Use data of eDialogue was collected through registration of events and manual counts of messages exchanged in all digital dialogues. Data included the total number of messages exchanged in eDialogue during the 2-month study period, the number of text messages and photos sent by patients or parents, and the number of text messages that actually needed a reply from HCPs. In addition, the distribution of text messages per week per patient group was collected and displayed to show the differences between groups. Content analysis [31] of the messages sent by the patients and the parents was performed to provide insight into question categories as well as how they were distributed between the patient groups.

Data Analysis

Data analysis was carried out in NVivo (version 20.6.2; Lumivero), inspired by Brinkmann and Kvale [31], with the aim of achieving an in-depth understanding and connection of the participants’ expressed perspectives on current communication pathways (phase 1) and experiences using eDialogue (phase 2).

Separate data analyses were carried out for phase 1 and phase 2 and for each patient group (DC and ACL), all involving 3 steps: meaning coding, meaning condensation, and meaning interpretation (Textbox 1).

In phase 1, observational data were integrated into the data set to enhance the understanding of existing communication pathways for patients in need of postdischarge contact.

Use data from eDialogue were analyzed and presented using simple descriptive statistics and basic content analysis to present the overall question categories.

The reporting of this study followed the Consolidated Criteria for Reporting Qualitative Research checklist [35].

Textbox 1. The process of the thematic analysis.

Meaning coding

  • Coding of the transcribed interviews was initially performed individually by 2 of the authors (LWHJ and REKL) by randomly selecting 4 interviews from each patient group and from each phase. Coding was conducted with an inductive approach with the aim of reflecting the meanings expressed by the participants.
  • To achieve intersubjectivity before and during the analysis, interviews were individually read and reread by LWHJ and REKL, notes were made for initial ideas for codes, and these were then compared and discussed until agreement. In phase 1, this resulted in 21 codes in the deformity correction (DC) group and 18 codes in the anterior cruciate ligament (ACL) group. In phase 2, we identified 18 codes in the DC group and 15 codes in the ACL group. LWHJ continued the data analysis of the remaining interviews by applying the same codes to the entire data.

Meaning condensation

  • The codes were then reread and condensed in discussion with REKL and the last author (BD) through several iterations, and this process resulted in 12 codes for the DC group and 8 codes for the ACL group in phase 1 and 11 codes for the DC group and 7 codes for the ACL group in phase 2. We merged and we left behind codes that did not directly address the research questions or were only described vaguely by 1 participant.
  • The remaining codes were then discussed with all authors to achieve further condensation and to define and name subthemes and themes that would capture the essence of the data. It was clear to the authors that the 2 patient groups had expressed similar perspectives on the phenomena of interest, and therefore, codes could be merged between the 2 groups in this step. Theme generation was based on a systematic identification and organization of recurring patterns, topics, or concepts within the data set. This process resulted in 3 overall themes and 6 subthemes for phase 1 and 3 overall themes and 3 subthemes for phase 2.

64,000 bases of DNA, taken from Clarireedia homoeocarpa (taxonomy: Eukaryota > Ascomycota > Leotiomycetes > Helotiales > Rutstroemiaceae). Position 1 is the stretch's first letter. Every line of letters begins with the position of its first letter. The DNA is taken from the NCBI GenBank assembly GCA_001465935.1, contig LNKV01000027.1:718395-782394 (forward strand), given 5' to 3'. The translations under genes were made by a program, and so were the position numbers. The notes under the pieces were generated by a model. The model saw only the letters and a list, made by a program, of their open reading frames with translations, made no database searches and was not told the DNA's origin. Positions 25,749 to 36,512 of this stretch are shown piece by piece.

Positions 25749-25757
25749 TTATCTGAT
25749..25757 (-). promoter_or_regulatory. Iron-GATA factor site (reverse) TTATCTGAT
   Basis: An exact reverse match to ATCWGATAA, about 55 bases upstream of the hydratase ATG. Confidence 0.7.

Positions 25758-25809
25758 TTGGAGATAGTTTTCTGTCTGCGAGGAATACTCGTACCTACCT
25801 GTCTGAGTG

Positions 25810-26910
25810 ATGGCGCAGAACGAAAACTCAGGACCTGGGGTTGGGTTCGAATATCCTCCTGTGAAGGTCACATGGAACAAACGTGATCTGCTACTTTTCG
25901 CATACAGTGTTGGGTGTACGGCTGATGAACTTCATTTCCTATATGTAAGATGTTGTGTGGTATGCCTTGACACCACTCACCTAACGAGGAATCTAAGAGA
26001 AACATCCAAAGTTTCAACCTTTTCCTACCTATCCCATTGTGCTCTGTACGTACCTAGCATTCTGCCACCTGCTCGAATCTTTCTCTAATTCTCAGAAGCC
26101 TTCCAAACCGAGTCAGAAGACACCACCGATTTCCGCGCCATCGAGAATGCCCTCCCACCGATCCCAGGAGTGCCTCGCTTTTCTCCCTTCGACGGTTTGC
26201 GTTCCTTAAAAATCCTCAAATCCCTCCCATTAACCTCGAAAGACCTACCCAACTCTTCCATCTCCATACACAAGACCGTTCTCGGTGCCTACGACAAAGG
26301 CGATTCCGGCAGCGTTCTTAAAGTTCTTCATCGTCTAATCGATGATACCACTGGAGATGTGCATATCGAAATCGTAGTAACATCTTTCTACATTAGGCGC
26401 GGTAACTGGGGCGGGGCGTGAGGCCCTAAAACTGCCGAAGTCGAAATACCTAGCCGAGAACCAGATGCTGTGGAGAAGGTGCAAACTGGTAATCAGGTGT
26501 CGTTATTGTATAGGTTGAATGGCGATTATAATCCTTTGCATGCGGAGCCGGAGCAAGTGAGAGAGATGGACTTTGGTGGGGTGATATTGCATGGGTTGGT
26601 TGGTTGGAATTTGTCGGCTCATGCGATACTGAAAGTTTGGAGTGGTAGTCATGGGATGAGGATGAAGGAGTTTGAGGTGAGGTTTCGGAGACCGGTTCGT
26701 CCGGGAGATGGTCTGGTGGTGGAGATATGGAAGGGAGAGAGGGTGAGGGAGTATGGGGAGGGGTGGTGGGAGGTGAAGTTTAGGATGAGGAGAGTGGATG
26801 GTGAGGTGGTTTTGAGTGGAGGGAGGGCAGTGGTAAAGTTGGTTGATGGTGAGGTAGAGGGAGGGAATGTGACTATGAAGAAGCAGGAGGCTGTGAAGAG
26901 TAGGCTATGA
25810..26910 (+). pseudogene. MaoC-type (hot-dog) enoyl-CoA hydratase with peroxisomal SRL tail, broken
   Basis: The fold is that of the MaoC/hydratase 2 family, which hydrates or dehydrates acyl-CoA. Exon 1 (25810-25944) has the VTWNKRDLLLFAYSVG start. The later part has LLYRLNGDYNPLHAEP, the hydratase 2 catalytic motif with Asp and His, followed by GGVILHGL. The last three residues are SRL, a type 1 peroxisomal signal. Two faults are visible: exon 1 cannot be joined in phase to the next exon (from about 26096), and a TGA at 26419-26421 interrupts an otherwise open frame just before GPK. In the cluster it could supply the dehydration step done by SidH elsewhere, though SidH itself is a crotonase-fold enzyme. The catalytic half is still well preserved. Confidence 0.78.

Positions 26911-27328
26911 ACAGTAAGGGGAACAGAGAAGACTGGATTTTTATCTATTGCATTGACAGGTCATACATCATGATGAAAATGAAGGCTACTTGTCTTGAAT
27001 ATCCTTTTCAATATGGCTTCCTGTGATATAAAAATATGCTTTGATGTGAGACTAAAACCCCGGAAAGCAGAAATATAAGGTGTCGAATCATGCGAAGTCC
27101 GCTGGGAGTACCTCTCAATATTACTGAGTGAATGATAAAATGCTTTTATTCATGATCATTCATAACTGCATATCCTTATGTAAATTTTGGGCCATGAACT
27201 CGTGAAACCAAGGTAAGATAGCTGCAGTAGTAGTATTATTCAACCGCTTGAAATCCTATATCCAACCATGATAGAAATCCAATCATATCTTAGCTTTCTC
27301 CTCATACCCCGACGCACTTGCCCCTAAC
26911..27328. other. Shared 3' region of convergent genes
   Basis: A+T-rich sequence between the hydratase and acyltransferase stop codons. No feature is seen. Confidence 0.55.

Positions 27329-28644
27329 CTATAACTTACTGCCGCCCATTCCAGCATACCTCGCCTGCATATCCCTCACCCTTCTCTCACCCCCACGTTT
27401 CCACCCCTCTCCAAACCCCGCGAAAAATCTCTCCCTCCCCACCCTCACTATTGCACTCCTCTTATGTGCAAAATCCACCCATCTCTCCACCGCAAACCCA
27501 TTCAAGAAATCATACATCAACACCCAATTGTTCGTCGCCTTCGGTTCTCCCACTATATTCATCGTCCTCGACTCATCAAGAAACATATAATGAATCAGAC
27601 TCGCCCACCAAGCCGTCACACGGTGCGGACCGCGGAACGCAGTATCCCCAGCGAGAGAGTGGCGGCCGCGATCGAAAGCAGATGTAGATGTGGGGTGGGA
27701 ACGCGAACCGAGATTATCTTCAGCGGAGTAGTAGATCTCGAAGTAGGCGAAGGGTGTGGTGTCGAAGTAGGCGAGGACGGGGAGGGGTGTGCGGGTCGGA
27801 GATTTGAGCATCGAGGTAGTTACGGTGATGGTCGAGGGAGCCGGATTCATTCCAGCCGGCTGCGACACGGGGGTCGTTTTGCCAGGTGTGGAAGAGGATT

Meaning interpretation

  • Themes were defined and described narratively, and data extracts were chosen for presentation in the manuscript before writing the findings.

Ethical Considerations

Before the study started, the Ethics Committee of Northern Jutland was approached, and it was found that the study did not require approval, as eDialogue was an extra opportunity for patients to communicate directly with their team of HCPs across sectors. This was confirmed by email on March 18, 2021 (2021-000438). The study was registered with the Regional Committee on Health Research and approved (ID number 2021-057). All participants received thorough oral and written information and guidance in the use of eDialogue before discharge. The study followed the Helsinki Declaration, and the participants signed an informed consent form and were able to leave the study without explanation or effects on usual care. All patients or parents had access to eDialogue for 2 months after hospital discharge. If they wanted, patients were allowed to keep the possibility of eDialogue with their team of HCPs after 2 months and until their follow-up in the outpatient clinic was completed. An administrator from the project group was passively present in all dialogues to continuously observe whether the patients used the solution for emergencies against the given advice.

Participants’ Characteristics

Table 1 provides the baseline description of the 31 patients included in this study. The patients were recruited from 2 different subgroups of orthopedic surgery: DC (17/31, 55%) and ACL (14/31, 45%).